|Death:||Died in The Alamo, Republic of Texas|
|Cause of death:||Died defending the Alamo|
|Place of Burial:||San Antonio, Bexar County, Texas, United States|
|Managed by:||Stephanie Marie|
Matching family tree profiles for Isaac Millsaps (Immortal 32 Gonzales Ranger)
About Isaac Millsaps (Immortal 32 Gonzales Ranger)
MILLSAPS, ISAAC (1795–1836). Isaac Millsaps, Alamo defender, son of Thomas and Bathsheba (Williams) Millsaps, was born in Tennessee in 1795. He entered the Tennessee militia on September 20, 1814, and served as a private. He married Mary Blackburn of Pike County, Mississippi. He and his blind wife had seven children. At the time of the Texas Revolution he was a resident of Gonzales. On February 23, 1836, Millsaps was mustered into the service of Texas as a member of the Gonzales Ranging Company of Mounted Volunteers. He rode to the relief of the Alamo with this unit and arrived on March 1, 1836. Millsaps died in the battle of the Alamo on March 6, 1836. A letter once believed to have been written by Millsaps, in which details of the Alamo siege are described, has recently been proved a forgery.
Isaac Millsaps (also spelled Milsaps in some records), 41, was a resident of Gonzales and Private rifleman in the Gonzales Rangers. The record below from CockeCo, TN archives indicated that Isaac was a native of Tennessee and the son of Thomas and Bathsheba Millsaps.
A LETTER ATTACHED TO ISAAC MILLSAP 1812 WAR RECORD: (State of Tennessee) Personally appeared Thomas Milsaps Basshaba Milsaps (Cocke County ) James Milsaps before me William Lillard a Justice of the Peace for the county a foresaid and made oath in due form of law that Isaac Milsaps went into the service of the united states on about the 20 September 1814 and he was about nineteen years of age when he went into the service as a forsaid and that he the said Isaac Milsaps is and always passed for the Son of Thomas milsaps and Bashaba his wife sworn to and subscribed this 21st day of March 1817 Thomas T Milsaps (his X mark) Wm Lillard a Justice of the Peace Cocke County Bashaba Milsaps (her X mark) James Milsaps (his X mark) (Contributed by descendant Ben Dennis)
The record indicates that Isaac Millsaps was a veteran of the War of 1812 having served in the East Tennessee Militia. Popular records concerning Isaac's background may be in error that say he was born in Mississippi and was the son of William and Rebecca Webster Millsaps who settled in Mississippi in 1810. William Millsaps was from South Carolina and the son of William Millsaps who was born in Ireland. It is likely that William was Isaac's uncle who moved from East Tennessee and Isaac lived with the family in MS prior to marriage and coming to Texas. According to tax rolls, William Millsaps owned 80 acres of land on Five Mile Creek in Raymond, MS in 1829 to 1833. Isaac and wife Mary Blackburn Millsaps arrived in Texas 10 Mar 1835. On 1 Feb 1836, he and fellow Alamo defender Andrew Kent were election judges for the "Precinct of Upper Lavaca," which was designated for the purpose of electing two delegates to the Texas Independence Convention which convened on 1 Mar at Washington-on-the-Brazos. Alamo defender William E. Summers was also among the eight voters. Andrew Kent and Isaac Millsaps were neighbors in Lavaca County. Mary Millsaps was blind. In the confusion following the Alamo defeat, she and their seven small children were left on the homestead on the lower Lavaca River as the area was evacuated and settlers took flight along with Houston's army toward East Texas on the Runaway Scrape. David Boyd Kent from the neighboring Andrew Kent family noted their absence and informed General Houston who sent a squad of men which found blind Mrs. Millsaps and the children hiding in the brush near their home.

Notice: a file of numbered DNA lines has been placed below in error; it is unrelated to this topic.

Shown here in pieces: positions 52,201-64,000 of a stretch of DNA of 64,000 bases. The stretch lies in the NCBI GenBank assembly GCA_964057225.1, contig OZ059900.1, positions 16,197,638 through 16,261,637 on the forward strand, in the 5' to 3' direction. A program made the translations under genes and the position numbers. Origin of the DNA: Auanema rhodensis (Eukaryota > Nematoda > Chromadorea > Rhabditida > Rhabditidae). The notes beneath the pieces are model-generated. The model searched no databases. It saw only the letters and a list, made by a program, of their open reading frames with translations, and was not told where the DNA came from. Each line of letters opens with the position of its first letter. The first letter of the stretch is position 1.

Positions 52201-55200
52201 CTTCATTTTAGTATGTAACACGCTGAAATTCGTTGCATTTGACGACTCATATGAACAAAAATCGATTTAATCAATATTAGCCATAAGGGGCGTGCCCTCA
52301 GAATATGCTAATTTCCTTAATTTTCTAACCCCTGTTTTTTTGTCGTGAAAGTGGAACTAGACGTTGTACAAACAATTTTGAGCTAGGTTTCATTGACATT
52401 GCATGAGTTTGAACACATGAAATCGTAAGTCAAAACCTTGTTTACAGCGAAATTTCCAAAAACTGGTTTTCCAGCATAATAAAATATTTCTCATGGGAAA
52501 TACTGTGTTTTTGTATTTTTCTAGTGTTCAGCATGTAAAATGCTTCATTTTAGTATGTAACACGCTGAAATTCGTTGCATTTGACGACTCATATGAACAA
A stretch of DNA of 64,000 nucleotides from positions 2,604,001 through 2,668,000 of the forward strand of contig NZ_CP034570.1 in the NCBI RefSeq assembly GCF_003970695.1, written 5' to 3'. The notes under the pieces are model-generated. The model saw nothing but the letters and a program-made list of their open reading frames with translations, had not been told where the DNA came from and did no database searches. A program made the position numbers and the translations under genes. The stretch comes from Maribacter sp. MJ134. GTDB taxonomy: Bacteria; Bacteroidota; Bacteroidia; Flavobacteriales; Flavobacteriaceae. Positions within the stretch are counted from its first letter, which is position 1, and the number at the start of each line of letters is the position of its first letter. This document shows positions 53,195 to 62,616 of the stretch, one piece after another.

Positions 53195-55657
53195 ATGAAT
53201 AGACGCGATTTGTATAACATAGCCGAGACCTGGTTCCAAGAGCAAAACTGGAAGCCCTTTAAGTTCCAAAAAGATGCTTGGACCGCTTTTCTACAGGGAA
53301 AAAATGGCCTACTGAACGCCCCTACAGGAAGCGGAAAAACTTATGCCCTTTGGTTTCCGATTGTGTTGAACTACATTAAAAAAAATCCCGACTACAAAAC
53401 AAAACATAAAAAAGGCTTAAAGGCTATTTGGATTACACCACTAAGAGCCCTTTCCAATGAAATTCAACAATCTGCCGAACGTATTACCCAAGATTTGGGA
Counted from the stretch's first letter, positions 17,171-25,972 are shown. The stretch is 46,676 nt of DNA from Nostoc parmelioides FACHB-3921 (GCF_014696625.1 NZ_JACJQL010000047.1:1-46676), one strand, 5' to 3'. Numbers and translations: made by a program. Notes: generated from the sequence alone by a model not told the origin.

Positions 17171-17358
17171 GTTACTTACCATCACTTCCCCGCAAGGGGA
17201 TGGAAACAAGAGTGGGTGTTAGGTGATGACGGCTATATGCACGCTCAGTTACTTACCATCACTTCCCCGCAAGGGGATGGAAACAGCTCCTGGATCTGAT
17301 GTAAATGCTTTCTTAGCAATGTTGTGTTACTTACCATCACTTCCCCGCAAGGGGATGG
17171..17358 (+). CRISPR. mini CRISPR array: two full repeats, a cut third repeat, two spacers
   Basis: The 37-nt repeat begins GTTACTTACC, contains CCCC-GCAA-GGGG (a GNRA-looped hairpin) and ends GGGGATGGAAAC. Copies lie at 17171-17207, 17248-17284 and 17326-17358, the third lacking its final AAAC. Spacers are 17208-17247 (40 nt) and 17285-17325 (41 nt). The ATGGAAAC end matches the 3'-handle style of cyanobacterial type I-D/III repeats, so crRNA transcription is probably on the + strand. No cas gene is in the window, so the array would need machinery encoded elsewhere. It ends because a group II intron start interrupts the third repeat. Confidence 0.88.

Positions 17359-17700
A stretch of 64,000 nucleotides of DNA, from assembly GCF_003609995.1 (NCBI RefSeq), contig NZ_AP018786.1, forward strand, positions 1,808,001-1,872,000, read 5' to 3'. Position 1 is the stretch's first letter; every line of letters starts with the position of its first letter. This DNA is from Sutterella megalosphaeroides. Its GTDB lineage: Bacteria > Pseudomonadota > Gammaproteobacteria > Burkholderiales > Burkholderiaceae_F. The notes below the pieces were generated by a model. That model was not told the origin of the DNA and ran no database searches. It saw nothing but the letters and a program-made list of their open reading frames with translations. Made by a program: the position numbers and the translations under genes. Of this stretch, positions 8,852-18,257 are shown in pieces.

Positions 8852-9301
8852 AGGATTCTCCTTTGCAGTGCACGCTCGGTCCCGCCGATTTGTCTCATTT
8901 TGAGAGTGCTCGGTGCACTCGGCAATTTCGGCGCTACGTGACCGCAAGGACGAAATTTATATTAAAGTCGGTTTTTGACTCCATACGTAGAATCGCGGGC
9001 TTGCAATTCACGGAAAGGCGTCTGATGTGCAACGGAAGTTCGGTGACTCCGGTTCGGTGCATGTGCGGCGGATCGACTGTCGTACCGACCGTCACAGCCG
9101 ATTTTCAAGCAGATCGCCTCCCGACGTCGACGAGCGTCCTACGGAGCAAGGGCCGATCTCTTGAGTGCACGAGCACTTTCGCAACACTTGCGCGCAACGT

The heirs of Isaac Millsaps received Bounty Warrant 9163 for 960 acres in VictoriaCo which was patented to heirs on 23 Aug 1852 "for his having fallen at the Alamo." Heirs also received Donation Certificate for 640 acres in HamiltonC on 16 Jul 1846 which was patented on 4 Feb 1847. Mary Millsaps and the children apparently returned to the area where on 9 May she filed an appeal for aid to the Republic of Texas:
To the Honorable member of the Senate and House of Representatives of the Republic of Texas in Congress assembled. Your petitioner the under signed begs leave to represent that she is the widow of Isaac Millsaps who fell in the Alamo on the 6th of March 1836. While fighting under the command of the gallant Travis that in March 1835 he had made application for lands in Austin's Colony which will be seen by reference to the books of that colony now in the general land office that about that time he selected and settled upon a League of land on the head waters of Labaca where he with his family resided when he was called to the defense of his country and where they were when they heard of the retreat of Houston and the advance of the Mexican forces My self-blind and seven small children were not allowed one hour to prepare and no means of transportation we left all behind were thrown upon the world helpless and destitute in this situation. I have been struggling for 2 years and not able to return to the place we left. The prayer of your petitioner is that you pay an act to secure to me and my children land selected by my husband as I am informed that a man by the name of Jujac Roberson is making surveys that will interfere with my rights. Mary Millsaps (From The Texas State Archives)
Mary Millsaps was granted $100 and a pension of $200 a year for 10 years on 21 Nov 1838. Mary Millsaps had over 4000 acres in Jackson County on which she failed to pay taxes of $143.21. Despite her appeals for aid, her land was auctioned publicly and purchased by James A. Sylvester for $115. A last letter from Isaac Millsaps to his family when the Alamo was under siege is believed to be a forgery.